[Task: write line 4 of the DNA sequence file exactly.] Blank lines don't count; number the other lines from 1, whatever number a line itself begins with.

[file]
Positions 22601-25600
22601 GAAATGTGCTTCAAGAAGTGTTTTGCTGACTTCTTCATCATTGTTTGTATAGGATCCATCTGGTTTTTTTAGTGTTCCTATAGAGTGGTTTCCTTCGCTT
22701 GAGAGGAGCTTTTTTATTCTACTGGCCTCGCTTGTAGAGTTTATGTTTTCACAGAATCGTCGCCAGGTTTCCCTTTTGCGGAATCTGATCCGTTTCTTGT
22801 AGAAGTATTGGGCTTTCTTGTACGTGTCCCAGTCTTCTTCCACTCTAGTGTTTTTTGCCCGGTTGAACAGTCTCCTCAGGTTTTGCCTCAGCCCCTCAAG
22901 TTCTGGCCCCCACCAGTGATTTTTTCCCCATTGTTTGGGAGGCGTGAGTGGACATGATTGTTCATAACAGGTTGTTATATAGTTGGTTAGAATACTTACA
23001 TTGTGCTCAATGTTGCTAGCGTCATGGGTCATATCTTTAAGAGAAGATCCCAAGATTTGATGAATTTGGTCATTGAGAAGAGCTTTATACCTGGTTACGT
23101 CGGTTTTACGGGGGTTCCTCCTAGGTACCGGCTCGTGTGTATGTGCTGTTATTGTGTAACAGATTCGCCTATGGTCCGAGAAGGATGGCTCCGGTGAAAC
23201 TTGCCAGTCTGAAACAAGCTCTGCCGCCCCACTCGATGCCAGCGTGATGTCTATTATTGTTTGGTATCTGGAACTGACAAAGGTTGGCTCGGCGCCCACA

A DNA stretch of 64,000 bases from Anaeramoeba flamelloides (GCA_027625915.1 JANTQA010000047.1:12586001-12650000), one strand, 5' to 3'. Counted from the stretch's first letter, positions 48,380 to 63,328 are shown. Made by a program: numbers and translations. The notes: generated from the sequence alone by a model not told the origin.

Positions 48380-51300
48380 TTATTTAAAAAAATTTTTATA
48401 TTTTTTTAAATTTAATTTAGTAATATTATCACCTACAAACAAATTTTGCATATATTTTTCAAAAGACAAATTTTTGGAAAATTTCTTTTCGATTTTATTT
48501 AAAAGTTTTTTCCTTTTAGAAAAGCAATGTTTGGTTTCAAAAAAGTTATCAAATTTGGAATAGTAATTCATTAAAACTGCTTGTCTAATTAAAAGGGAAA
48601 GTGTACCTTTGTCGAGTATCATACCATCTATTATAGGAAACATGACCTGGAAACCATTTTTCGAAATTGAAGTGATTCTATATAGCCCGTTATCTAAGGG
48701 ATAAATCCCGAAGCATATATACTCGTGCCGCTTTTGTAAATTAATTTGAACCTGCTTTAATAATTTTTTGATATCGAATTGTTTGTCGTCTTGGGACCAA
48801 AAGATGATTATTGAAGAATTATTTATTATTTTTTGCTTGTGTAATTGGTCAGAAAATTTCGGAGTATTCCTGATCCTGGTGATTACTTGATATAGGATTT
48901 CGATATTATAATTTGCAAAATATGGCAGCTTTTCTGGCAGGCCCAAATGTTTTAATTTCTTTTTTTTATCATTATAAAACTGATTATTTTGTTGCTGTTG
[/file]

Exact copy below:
22801 AGAAGTATTGGGCTTTCTTGTACGTGTCCCAGTCTTCTTCCACTCTAGTGTTTTTTGCCCGGTTGAACAGTCTCCTCAGGTTTTGCCTCAGCCCCTCAAG